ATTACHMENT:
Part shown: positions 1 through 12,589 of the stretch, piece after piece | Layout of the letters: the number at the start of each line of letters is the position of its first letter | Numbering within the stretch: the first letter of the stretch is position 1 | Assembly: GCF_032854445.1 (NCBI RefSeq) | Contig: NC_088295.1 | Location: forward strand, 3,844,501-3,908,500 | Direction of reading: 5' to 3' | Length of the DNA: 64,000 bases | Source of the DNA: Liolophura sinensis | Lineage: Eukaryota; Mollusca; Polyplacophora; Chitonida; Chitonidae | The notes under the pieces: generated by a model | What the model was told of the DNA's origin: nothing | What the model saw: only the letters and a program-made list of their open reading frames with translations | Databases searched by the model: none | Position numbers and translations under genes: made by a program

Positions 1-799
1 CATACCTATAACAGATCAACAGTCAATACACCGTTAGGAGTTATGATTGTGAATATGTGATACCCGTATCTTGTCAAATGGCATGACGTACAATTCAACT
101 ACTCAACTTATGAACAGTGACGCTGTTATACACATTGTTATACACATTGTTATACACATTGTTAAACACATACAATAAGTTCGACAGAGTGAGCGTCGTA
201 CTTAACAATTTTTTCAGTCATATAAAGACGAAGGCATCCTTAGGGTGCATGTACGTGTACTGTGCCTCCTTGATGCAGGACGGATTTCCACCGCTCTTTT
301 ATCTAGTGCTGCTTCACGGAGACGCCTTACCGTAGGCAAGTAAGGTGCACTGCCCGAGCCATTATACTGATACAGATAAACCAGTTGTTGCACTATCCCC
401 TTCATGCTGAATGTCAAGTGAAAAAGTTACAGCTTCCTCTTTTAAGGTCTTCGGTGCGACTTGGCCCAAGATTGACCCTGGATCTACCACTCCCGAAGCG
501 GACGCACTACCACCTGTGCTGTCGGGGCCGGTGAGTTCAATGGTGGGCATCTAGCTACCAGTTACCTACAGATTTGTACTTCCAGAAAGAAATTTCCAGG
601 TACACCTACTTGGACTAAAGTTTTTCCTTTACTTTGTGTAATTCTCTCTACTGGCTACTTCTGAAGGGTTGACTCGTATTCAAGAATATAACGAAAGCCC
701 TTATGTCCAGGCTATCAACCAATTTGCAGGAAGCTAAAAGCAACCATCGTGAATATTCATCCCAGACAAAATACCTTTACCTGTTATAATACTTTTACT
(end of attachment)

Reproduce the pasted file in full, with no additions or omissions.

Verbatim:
Part shown: positions 1 through 12,589 of the stretch, piece after piece | Layout of the letters: the number at the start of each line of letters is the position of its first letter | Numbering within the stretch: the first letter of the stretch is position 1 | Assembly: GCF_032854445.1 (NCBI RefSeq) | Contig: NC_088295.1 | Location: forward strand, 3,844,501-3,908,500 | Direction of reading: 5' to 3' | Length of the DNA: 64,000 bases | Source of the DNA: Liolophura sinensis | Lineage: Eukaryota; Mollusca; Polyplacophora; Chitonida; Chitonidae | The notes under the pieces: generated by a model | What the model was told of the DNA's origin: nothing | What the model saw: only the letters and a program-made list of their open reading frames with translations | Databases searched by the model: none | Position numbers and translations under genes: made by a program

Positions 1-799
1 CATACCTATAACAGATCAACAGTCAATACACCGTTAGGAGTTATGATTGTGAATATGTGATACCCGTATCTTGTCAAATGGCATGACGTACAATTCAACT
101 ACTCAACTTATGAACAGTGACGCTGTTATACACATTGTTATACACATTGTTATACACATTGTTAAACACATACAATAAGTTCGACAGAGTGAGCGTCGTA
201 CTTAACAATTTTTTCAGTCATATAAAGACGAAGGCATCCTTAGGGTGCATGTACGTGTACTGTGCCTCCTTGATGCAGGACGGATTTCCACCGCTCTTTT
301 ATCTAGTGCTGCTTCACGGAGACGCCTTACCGTAGGCAAGTAAGGTGCACTGCCCGAGCCATTATACTGATACAGATAAACCAGTTGTTGCACTATCCCC
401 TTCATGCTGAATGTCAAGTGAAAAAGTTACAGCTTCCTCTTTTAAGGTCTTCGGTGCGACTTGGCCCAAGATTGACCCTGGATCTACCACTCCCGAAGCG
501 GACGCACTACCACCTGTGCTGTCGGGGCCGGTGAGTTCAATGGTGGGCATCTAGCTACCAGTTACCTACAGATTTGTACTTCCAGAAAGAAATTTCCAGG
601 TACACCTACTTGGACTAAAGTTTTTCCTTTACTTTGTGTAATTCTCTCTACTGGCTACTTCTGAAGGGTTGACTCGTATTCAAGAATATAACGAAAGCCC
701 TTATGTCCAGGCTATCAACCAATTTGCAGGAAGCTAAAAGCAACCATCGTGAATATTCATCCCAGACAAAATACCTTTACCTGTTATAATACTTTTACT